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I was wondering the same thing
I have now reached greatness!

Or you have. Or we're both screwed.

Hi, old friend. Hope you are well. I think I owe you an email from, like, two years ago. Mea culpa.

Back to the watches and my hermit-ism!



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I have now reached greatness!

Or you have. Or we're both screwed.

Hi, old friend. Hope you are well. I think I owe you an email from, like, two years ago. Mea culpa.

Back to the watches and my hermit-ism!



Sent from my PH-1 using Tapatalk
No worries, Mark. I don't remember what we might have been talking about, nor would I be offended if someone never got back to me. I assume it was about linking up for drinks next time you're in the neighborhood, and if so, as always, let me know when you're coming, and if I can get the kitchen pass, I'll meet up with you.
 
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The gears are not rough. When viewed with the naked eye or 10x magnification they appear quite polished. These photos were taken at 100x to 200x magnification, so every imperfection shows up. Also the important surfaces are highly polished and precisely machined.

Check out this example, the gear teeth are slick and smooth. This is 230x magnification. The gear is 5.2mm diameter and .10mm thick. That's .20 inches x .0039 inches. A human hair is 2-6 thousands of an inch thick. Expressed in decimal that is .002-.006 inch. So this gear is as thick as the average human hair thickness, .0039 or 3.9 thousands of an inch.

View attachment 12798899
Got to give this a like - it just reaffirms why we love mechanical watches and why my fingers and thumbs will always mangle any delicate combination of gears, springs and levers they touch.
 

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Assuming neither's performance could be forcibly improved through further regulation or adjustment, and both had similar performance in other positions, would you rather have one's performance or the other, and if so, why?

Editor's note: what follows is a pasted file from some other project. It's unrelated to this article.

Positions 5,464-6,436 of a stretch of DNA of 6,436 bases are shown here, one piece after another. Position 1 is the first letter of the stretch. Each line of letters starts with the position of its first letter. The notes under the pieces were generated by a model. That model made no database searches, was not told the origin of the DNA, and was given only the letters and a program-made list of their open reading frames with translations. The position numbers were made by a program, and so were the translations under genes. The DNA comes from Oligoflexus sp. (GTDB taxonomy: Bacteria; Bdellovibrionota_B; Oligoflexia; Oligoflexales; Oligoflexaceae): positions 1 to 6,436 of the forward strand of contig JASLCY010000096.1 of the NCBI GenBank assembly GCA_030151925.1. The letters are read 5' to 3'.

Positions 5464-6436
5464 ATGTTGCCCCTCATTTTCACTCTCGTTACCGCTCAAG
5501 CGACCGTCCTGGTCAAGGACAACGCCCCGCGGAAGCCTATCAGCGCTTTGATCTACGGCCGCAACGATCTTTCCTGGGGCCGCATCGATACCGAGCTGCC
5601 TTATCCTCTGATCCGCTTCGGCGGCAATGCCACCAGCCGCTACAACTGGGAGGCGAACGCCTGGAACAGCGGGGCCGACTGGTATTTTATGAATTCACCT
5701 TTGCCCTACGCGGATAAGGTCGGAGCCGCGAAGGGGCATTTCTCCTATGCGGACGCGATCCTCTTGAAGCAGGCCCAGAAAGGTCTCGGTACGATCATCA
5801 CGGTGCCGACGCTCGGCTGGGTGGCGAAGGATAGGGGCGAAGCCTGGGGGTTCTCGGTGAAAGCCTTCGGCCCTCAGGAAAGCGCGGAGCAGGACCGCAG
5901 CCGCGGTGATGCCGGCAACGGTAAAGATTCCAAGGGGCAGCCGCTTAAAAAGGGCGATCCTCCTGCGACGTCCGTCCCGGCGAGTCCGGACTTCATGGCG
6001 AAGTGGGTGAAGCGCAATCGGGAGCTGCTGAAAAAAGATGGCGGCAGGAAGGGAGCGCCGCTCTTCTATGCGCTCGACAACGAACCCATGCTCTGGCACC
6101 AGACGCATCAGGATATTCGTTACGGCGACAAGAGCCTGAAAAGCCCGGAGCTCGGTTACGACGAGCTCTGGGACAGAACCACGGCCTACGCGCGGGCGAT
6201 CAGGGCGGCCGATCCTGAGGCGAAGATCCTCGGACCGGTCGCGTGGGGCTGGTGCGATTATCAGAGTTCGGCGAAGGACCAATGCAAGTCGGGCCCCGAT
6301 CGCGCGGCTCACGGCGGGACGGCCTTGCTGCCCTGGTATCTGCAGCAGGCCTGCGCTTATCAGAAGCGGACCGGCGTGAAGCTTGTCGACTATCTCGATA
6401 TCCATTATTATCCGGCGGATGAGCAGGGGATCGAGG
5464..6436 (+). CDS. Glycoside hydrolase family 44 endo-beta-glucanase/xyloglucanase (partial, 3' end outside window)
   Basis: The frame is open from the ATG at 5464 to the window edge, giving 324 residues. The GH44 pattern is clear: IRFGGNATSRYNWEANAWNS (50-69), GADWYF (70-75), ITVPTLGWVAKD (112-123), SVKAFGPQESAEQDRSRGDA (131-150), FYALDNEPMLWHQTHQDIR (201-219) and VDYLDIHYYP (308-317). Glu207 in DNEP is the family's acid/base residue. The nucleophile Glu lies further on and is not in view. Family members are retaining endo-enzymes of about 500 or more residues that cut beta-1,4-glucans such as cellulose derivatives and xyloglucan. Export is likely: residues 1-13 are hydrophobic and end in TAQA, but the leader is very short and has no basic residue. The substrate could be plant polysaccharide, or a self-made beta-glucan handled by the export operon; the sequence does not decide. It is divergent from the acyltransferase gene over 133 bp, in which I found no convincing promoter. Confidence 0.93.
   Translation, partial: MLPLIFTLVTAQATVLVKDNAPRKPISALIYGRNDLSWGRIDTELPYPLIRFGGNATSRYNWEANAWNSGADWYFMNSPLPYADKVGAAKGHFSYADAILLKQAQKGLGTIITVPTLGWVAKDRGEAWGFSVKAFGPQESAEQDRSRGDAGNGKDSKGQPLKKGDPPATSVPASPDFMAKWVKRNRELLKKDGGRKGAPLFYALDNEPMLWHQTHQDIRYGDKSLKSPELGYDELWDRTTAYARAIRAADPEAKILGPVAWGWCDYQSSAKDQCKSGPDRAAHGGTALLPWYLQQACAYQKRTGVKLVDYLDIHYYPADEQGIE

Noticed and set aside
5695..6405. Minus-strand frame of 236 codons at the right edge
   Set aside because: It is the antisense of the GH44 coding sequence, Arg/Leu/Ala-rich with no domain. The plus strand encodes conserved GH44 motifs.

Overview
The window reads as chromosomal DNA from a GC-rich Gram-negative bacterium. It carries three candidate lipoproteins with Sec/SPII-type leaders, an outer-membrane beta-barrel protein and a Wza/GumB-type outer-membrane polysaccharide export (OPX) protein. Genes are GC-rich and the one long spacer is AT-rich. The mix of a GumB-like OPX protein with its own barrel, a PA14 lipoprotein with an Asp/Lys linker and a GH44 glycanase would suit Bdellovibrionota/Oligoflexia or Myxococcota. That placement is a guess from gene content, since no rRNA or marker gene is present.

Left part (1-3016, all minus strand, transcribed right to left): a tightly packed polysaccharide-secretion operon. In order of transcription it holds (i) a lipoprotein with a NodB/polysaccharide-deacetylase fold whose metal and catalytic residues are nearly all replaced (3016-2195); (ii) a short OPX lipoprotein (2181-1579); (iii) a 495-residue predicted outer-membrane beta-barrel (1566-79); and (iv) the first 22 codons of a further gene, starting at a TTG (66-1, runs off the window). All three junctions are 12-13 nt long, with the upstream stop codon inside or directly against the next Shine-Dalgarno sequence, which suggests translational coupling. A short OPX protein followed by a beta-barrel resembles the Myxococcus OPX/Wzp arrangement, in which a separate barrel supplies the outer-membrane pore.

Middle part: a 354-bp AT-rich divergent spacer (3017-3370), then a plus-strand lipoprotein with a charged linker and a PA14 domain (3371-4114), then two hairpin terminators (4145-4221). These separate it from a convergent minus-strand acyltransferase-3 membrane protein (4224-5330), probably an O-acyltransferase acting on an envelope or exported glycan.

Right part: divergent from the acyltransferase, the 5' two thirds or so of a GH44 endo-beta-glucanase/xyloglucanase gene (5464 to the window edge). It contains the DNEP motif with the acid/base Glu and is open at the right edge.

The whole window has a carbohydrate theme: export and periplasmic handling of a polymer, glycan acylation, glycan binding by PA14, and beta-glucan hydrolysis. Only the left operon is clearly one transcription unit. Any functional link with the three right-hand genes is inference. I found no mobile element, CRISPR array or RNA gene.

For me, I think it'd be the 9015, simply because it's "consistently inconsistent". Therefore, it would make it easier to track and know approximately how far off my watch would be at any time, and not have to worry about how charged it is.
 

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For me, I think it'd be the 9015, simply because it's "consistently inconsistent". Therefore, it would make it easier to track and know approximately how far off my watch would be at any time, and not have to worry about how charged it is.
I would tend to agree, although I think that downplays the benefit of the consistency a bit.

I was thinking about it as if it were fuel efficiency in a car. Let's say Car A gets 23 mpg on the highway, and 17 mpg in the city. If you're spending half your time in either place, you'd average 20 mpg.

If Car B gets 20 mpg no matter where you are, it seems like we'd end up trying to scrutinize our driving habits more, in order to know which car to buy.

But if you already owned the car, the one that gets 20 mpg no matter where you go at least relieves you from having to think about it, or worry about it, whereas the one that varies with conditions might lead you to change your habits, or otherwise might lead to lower satisfaction in ownership.

I actually have almost exactly this real-life experience. My wife's SUV has a real-time fuel economy gauge which also shows a lifetime average. It's supposed to get 17 mpg / 23 mpg, but we bought the car new, and in 12 years, it's averaged just 15-15.5 mpg, which really pisses me off (at the car, but also, my wife, when I think about how many times I told her to use premium gas for better mileage, and she told me she was using low octane because it was cheaper).

Not only were the manufacturer's fuel economy ratings grossly inflated (I think - who knows what the economy would have been if she'd used higher octane?), but it's also clear that most of her driving has been done under the least ideal conditions, so even if the ratings were correct, we wouldn't have anywhere near the 20 mpg average, just like you'd never get the Miyota's average +6/+7 accuracy from the "more accurate" STP if you were always running it at low power.